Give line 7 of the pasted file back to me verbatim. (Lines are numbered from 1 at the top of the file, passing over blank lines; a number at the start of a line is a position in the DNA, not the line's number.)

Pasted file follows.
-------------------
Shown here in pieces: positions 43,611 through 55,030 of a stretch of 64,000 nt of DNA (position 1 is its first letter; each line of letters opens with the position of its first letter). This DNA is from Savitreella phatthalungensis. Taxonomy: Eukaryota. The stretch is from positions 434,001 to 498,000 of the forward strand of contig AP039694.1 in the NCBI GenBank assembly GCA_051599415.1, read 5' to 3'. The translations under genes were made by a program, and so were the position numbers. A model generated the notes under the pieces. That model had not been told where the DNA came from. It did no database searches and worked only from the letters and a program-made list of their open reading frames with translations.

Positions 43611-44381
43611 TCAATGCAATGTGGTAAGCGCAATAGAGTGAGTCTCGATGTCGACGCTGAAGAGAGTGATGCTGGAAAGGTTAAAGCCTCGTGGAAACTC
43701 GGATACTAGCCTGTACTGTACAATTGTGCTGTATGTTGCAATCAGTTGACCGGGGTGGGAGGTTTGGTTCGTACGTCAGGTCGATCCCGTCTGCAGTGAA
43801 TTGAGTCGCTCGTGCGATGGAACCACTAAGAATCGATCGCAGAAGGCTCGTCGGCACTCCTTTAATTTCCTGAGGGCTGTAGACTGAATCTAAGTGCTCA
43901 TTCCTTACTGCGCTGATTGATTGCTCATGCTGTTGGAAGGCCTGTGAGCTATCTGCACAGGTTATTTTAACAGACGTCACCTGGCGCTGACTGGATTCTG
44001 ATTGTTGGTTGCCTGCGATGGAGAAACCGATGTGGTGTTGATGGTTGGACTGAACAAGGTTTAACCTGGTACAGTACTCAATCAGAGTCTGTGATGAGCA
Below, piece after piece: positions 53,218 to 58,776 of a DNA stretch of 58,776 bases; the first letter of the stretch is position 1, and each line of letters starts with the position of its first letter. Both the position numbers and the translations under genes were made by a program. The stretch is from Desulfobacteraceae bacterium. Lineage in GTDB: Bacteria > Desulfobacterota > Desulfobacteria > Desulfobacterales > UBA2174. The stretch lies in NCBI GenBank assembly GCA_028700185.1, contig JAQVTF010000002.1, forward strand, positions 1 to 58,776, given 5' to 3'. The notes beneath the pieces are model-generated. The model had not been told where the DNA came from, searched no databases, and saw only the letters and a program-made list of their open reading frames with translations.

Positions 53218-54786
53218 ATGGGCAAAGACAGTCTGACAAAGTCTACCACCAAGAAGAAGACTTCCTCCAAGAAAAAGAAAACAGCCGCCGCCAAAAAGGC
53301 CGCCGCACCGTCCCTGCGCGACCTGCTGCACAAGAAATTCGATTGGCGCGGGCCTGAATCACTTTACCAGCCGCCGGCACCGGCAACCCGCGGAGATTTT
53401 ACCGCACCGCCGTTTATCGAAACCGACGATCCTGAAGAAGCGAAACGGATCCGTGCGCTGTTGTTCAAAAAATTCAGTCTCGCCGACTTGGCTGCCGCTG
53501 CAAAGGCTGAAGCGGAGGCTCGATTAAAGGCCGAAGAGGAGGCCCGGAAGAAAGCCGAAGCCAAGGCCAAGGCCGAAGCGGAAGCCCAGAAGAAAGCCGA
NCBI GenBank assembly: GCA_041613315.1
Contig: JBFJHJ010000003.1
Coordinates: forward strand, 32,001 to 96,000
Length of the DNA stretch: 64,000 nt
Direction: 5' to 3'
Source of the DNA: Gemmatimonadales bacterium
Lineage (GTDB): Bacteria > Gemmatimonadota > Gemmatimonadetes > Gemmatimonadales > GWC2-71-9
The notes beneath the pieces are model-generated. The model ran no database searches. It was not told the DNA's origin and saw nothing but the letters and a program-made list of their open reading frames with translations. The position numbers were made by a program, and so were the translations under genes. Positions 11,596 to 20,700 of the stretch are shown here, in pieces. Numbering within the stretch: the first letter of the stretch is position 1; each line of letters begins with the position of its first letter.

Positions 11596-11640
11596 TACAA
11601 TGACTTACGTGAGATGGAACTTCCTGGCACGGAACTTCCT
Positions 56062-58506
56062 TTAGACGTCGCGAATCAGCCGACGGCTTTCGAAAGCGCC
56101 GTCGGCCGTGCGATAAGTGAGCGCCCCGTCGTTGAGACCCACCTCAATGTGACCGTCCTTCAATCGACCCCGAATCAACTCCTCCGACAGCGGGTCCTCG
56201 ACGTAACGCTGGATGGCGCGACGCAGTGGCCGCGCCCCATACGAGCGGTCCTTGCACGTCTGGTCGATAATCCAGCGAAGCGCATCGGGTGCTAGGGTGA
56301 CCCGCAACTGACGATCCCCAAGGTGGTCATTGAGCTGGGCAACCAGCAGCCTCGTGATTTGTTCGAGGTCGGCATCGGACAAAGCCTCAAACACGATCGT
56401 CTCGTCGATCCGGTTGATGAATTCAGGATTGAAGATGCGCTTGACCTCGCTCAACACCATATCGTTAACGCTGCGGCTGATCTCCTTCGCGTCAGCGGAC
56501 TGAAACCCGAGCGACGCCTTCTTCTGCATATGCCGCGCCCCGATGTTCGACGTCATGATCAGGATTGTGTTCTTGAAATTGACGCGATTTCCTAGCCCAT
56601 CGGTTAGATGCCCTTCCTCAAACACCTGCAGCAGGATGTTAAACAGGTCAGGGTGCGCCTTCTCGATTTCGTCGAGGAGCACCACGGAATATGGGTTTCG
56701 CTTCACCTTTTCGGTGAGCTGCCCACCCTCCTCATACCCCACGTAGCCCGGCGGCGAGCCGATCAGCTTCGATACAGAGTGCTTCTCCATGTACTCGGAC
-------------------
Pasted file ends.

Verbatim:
44001 ATTGTTGGTTGCCTGCGATGGAGAAACCGATGTGGTGTTGATGGTTGGACTGAACAAGGTTTAACCTGGTACAGTACTCAATCAGAGTCTGTGATGAGCA